But this doesn’t tell half the story. In fact one of the important things about the job great owner / operators do is that you can’t really appreciate the enormity of the change unless you’ve experienced it first hand. I was lucky enough to visit that centre at various stages through the transformation. It not only created a better shopping experience, it transformed the community.

Something the next case study performed to an even more obvious degree.

The Bullring, Birmingham – England. When AMP Henderson formed a branded consortium to re-develop the Bullring in the heart of Birmingham , the only word that fits its state of dilapidation is “shit-tip”.

Birmingham is the second largest city in the United Kingdom with a catchment area twice the size of Glasgow or Manchester. At the time of the redevelopment it had half the retail and more people who lived in the catchment area shopped outside it than inside it. The whole city was in decline.

Along with willing authorities, the Bullring Consortium went about not only creating a multi-usage shopping centre, but rejuvenating a city. The result was nothing short of magical. By blending retail, education, culture, residential and commercial activities into one beautifully designed and integrated package they created over 8,000 new jobs and turned the toad into a Prince.

Birmingham went from being a nett exporter of shoppers to becoming an importer – many from London itself. They made Birmingham the second most visited shopping city outside London in the UK. The city saw the addition of new stores from retailers like Selfridges, Debenhams, House of Fraser, Harvey Nichols, Zara, Mango, Next, GAP, Miss Sixty, H&M and many others. Of the 160 new stores created, 73 retailers were new to Birmingham.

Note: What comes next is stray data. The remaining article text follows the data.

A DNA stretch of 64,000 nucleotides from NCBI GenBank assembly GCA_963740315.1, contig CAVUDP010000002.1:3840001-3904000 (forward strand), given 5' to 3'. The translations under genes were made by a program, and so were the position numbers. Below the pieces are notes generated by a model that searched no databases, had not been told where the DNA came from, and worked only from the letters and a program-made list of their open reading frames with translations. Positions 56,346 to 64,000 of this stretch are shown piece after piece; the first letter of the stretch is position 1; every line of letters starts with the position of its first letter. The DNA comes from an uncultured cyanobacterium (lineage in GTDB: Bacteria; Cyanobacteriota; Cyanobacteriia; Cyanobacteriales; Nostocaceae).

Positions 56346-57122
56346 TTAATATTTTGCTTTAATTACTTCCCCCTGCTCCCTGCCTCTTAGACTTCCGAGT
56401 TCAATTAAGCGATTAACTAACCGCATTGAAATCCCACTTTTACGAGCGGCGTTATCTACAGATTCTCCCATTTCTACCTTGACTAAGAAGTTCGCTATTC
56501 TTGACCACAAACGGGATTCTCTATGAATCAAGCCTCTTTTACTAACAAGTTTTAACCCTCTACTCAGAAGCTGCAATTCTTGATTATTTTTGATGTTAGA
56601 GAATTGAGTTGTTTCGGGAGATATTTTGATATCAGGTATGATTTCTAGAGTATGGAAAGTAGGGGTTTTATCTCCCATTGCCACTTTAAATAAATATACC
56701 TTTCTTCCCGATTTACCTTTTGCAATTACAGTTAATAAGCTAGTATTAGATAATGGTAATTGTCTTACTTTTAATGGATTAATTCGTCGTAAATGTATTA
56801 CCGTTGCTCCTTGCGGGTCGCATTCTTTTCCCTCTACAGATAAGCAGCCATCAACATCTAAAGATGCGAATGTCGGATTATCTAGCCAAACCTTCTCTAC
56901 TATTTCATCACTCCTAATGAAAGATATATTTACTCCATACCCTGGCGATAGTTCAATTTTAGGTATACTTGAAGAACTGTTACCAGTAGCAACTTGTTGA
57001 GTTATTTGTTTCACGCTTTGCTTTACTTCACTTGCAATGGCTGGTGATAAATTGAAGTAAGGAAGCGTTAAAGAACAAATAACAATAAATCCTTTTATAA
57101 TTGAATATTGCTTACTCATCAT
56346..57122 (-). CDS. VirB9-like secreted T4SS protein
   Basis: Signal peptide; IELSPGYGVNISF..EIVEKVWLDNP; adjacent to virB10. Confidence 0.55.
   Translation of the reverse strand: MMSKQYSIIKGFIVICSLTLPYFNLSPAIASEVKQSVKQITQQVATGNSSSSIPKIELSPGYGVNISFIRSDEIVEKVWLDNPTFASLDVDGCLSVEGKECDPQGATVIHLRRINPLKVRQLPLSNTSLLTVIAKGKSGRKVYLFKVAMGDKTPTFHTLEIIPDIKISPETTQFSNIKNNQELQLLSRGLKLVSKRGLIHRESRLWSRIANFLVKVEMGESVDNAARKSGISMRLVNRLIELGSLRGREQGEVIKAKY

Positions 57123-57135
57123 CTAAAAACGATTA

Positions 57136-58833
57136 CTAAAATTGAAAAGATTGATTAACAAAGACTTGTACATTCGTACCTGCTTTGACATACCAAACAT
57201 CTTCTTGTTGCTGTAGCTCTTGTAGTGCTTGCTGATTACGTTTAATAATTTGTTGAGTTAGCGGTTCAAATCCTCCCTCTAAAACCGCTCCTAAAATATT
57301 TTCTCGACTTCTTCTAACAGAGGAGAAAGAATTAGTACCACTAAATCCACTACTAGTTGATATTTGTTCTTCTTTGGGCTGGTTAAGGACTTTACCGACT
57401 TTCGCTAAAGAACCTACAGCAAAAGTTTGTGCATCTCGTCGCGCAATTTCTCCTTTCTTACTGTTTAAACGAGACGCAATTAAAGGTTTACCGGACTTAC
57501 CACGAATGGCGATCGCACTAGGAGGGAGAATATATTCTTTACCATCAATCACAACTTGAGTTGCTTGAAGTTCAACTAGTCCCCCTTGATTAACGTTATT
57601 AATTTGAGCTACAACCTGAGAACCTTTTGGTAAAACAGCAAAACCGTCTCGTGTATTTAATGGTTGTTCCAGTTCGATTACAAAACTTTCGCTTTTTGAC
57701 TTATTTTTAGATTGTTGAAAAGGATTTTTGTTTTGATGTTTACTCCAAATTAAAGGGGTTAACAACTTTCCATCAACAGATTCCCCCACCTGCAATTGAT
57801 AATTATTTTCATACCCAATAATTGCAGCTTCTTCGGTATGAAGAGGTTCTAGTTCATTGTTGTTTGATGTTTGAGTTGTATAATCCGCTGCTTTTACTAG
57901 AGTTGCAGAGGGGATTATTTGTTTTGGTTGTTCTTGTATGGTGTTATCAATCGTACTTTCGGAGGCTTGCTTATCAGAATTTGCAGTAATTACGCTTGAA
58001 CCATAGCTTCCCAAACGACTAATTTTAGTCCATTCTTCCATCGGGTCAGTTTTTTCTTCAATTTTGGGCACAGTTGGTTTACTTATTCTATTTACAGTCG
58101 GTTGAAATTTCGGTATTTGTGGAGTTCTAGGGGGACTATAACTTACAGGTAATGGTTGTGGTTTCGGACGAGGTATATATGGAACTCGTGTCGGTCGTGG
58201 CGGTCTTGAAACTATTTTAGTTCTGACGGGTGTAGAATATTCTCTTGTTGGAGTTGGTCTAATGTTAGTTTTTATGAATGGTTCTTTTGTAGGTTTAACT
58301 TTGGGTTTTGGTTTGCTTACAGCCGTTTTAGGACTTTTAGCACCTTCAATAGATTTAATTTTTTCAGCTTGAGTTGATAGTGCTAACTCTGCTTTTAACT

Average spend per shopper increased by over 82% and occupancy rose to over 98%.

That is what a great shopping centre developer can achieve.

Shopping centres owner / operators are not beyond criticism.

In fact, well-structured challenge is what continues to push the product to improve globally. But shopping centres are an important part of the retail landscape and they do contribute a great deal to the improvement of shopper experience.

The issue for every retailer – understanding the context in which the shopping centre developer runs their business – is how do you exploit the opportunities they create for profitable growth for yourself?

Like death and taxes, rental increases are a certainty. Developers have to get asset improvement. But asset improvement is generally based on gross sales improvement. Shopping centres have to get better to trade better. They have to deliver increased quality and quantity of foot traffic.

If you can’t find a way to exploit that growth opportunity, then your profits and tenure in the centres you operate in now are only going one way.